In certain corners of the Instagrammed world, celery juice is celebrated and lovingly photographed as the latest wellness tonic. Its proponents call it a miracle elixir that can cure a host of bodily ills. The science is dubious at best, but the juice’s bright green hue makes it photogenic, and at least it seems healthy.
The current celery-juice craze is largely powered by the teachings of one man, the “Medical Medium” Anthony William, who purports to have first heard about celery juice’s curative powers from a mysterious voice that has been speaking to him since childhood about health-related topics. William’s book touting celery juice as the cure to all manner of ailments, has been hovering in Amazon’s top 10 in recent weeks (alongside Michelle Obama’s Becoming).
In un-juiced form, however, celery has no such glamour. These days it’s a Bloody Mary accoutrement at best; a forgettable crudité at worst. But there was a time, not so very long ago, when celery enjoyed the elevated status now enjoyed by Tuscan kale or heirloom tomatoes.
From swamp plant to centerpiece
In the wild, celery grows best in muddy, marshland soils. It has been cultivated as a vegetable since ancient times, starting in the Mediterranean, but it wasn’t until the early 1800s that farmers began growing it in damp, chilly eastern England, and there it gained a certain cachet. Heather Arndt Anderson sums up the attraction in a piece for Taste: “It was fussy to grow and difficult to obtain—and this made it irresistible to the Victorian upper classes.”
Originally, there were dozens of varieties, according to reporter Maya Kroth, who went down the celery rabbit hole for the podcast Proof. Unlike the uniform bright green stalks in today’s supermarkets, celeries could be yellow, red, or striped, with leaves that varied in curliness. The Victorians were particularly obsessed with white ones, cultivated by painstakingly shielding the roots from the sun to prevent the development of chlorophyll (as farmers do today to produce white asparagus).
Not a crowd to shy away from ornamentation, Victorians also made it trendy to display celery in a special vase; and having one on a dinner table was a status symbol. After all, if you managed to obtain such an exotic fresh vegetable, you’d want to display it prominently. But celery vases weren’t purely decorative. In between courses, guests could grab a stalk to nibble as a palate cleanser.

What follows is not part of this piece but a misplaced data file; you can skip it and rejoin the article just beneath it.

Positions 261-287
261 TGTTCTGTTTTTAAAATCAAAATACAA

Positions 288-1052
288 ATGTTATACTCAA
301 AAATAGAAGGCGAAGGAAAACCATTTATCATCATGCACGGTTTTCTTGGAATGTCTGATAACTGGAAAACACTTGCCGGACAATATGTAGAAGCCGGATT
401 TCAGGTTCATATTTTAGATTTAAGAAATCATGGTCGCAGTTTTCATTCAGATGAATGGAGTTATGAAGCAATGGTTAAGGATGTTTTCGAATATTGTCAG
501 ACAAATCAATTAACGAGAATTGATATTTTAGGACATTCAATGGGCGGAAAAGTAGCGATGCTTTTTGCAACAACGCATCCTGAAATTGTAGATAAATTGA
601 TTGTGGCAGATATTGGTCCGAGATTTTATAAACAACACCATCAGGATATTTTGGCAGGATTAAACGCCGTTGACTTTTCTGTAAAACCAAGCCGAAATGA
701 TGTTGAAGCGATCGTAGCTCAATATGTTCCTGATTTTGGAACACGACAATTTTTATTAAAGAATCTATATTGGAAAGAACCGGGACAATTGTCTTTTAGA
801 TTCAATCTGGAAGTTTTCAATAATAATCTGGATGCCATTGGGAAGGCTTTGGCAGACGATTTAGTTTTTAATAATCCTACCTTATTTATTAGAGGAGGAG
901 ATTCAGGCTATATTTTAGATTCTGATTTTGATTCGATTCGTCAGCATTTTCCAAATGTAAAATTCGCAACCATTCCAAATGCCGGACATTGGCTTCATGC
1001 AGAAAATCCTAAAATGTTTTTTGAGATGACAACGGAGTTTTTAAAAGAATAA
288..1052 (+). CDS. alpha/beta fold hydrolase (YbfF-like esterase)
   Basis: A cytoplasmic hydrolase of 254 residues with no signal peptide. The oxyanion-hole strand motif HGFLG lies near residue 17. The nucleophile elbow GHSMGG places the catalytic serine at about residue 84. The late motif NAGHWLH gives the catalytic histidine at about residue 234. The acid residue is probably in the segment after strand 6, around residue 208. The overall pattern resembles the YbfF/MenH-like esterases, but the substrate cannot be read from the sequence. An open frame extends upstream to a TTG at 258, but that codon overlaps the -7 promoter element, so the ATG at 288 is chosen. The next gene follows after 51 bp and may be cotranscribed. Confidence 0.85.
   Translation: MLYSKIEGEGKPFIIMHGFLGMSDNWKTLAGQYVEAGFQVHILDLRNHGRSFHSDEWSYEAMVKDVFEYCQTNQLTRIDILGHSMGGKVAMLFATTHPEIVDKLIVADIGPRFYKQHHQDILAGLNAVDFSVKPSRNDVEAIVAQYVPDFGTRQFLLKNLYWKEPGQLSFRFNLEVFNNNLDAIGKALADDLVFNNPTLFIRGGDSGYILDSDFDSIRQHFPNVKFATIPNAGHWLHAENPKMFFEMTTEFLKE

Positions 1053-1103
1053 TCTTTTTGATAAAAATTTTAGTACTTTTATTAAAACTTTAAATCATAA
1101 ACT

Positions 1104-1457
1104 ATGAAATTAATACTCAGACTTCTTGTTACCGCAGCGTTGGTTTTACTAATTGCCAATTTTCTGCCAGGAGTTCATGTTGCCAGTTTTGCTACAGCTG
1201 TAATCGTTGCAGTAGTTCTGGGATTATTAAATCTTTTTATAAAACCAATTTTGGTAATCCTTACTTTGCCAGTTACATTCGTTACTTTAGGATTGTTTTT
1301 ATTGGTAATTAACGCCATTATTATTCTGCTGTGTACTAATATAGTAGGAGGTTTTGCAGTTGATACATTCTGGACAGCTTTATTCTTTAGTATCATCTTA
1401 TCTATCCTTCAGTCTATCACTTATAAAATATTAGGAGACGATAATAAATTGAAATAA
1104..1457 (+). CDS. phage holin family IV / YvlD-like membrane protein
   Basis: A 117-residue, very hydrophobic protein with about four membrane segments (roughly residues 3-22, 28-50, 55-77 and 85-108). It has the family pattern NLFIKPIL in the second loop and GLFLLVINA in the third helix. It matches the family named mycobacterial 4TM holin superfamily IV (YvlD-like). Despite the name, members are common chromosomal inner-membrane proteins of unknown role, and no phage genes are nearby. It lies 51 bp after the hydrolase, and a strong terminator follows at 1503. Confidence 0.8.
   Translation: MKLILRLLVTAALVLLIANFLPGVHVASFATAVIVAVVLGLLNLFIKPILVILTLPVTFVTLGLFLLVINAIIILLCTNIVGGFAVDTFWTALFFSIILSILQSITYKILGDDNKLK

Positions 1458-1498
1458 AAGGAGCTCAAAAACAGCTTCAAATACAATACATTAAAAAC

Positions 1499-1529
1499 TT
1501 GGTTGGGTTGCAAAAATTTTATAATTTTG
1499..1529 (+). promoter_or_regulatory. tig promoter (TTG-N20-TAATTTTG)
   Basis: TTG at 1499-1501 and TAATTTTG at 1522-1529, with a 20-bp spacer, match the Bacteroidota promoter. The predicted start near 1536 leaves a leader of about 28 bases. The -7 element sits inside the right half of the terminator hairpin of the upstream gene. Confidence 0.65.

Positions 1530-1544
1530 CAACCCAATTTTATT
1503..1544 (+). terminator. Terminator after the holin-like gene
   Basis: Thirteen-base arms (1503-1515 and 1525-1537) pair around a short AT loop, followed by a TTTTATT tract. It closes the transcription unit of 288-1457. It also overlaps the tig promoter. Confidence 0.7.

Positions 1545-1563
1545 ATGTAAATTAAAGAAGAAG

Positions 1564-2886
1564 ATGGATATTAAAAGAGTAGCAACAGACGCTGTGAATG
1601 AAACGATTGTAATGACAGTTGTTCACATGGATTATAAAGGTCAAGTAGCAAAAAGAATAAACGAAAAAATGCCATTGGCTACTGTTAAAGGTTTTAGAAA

Eventually the style shifted from the impractical, stuffy celery vase to the flat, boat-like celery dish. Elite glassware fashion is fickle.
Coming to America
By the late 1800s, the craze had spread to the US, where Kalamazoo, Michigan, had the ideal marshy soil for cultivating the vegetable, and soon became known as “Celery City.” There, “the streets were littered with hucksters peddling celery from street corners and train stations,” Anderson writes.
Americans were charmed by the fancy, cold-loving new vegetable; with a growing season that ran November through March, it was also one of the only bits of fresh greenery available in the winter, which earned it a central position in holiday celebrations. For the better part of the next century, it was the exotic duo of celery and olives that best typified a proper Thanksgiving spread—turkey optional. Celery only started to slide off the Thanksgiving menu in the 1970s, when Weight Watchers co-opted it as a diet food, according to Boston.com’s definitive history of celery’s culinary applications in 2014.
Simultaneously, industrial farming made celery cultivation widespread—especially the now-ubiquitous bright-green variety, Green Pascal, which was hardy enough to ship. By the mid 20th century, the vegetable was so commonplace that it had lost the luster of exoticism.
Celebrated celery recipes
Celery was often served fresh between courses in the Victorian tradition, but from the 1830s through the mid-1900s it was also a popular menu item itself, in a variety of forms. Celery is one of the most common items to appear on restaurant menus in the New York Public Library’s “What’s On the Menu” website, an archive of more than 17,000 menus from the 1840s to the present. In at least once case, it’s priced higher than caviar, the project’s curator Rebecca Federman says on the episode of Proof devoted to celery. Among the enticing preparations are ”cold jellied essence of celery,” and one menu features “celery fed duckling.”
Frequently, fresh celery was paired with a cheese course (an early iteration of the classic after-school snack cream-cheese-stuffed celery sticks, which in turn evolved into “ants on a log”—peanut butter and raisins—by the 1950s). It was also popular on menus as a standalone, according to Taste, served braised, au velouté (in a light gravy), or à la Espagniole (in a rich demi-glace), as well as au natural. An 1895 New York Times recipe for a Thanksgiving-worthy “mayonnaise of celery” called for diced celery covered with mayonnaise and garnished with… celery.
The voice that purportedly told the “Medical Medium” that celery has curative powers wasn’t the first with such an idea. Around 1900, celery began to be marketed as a remedy for a variety of complaints, from pain and anxiety to kidney disease and rheumatism. Celery-inspired gums and tonics were touted as cures for insomnia, malaria, and headaches.
The most famous of these tonics was created in 1868 by the Brooklyn soda company Dr. Brown. The original Celery Tonic was made of “sugar, carbonated water, and crushed celery seeds specifically to nourish Jewish immigrant children in New York’s Lower East Side and Williamsburg” according to Atlas Obscura. After the US Food and Drug Administration objected to the implication of medical use in the word “tonic,” the name was changed to Dr. Brown’s Cel-Ray in the 1900s.
Cel-Ray remains a staple at New York City’s Jewish delis to this day, where it pairs rather well with a pastrami sandwich.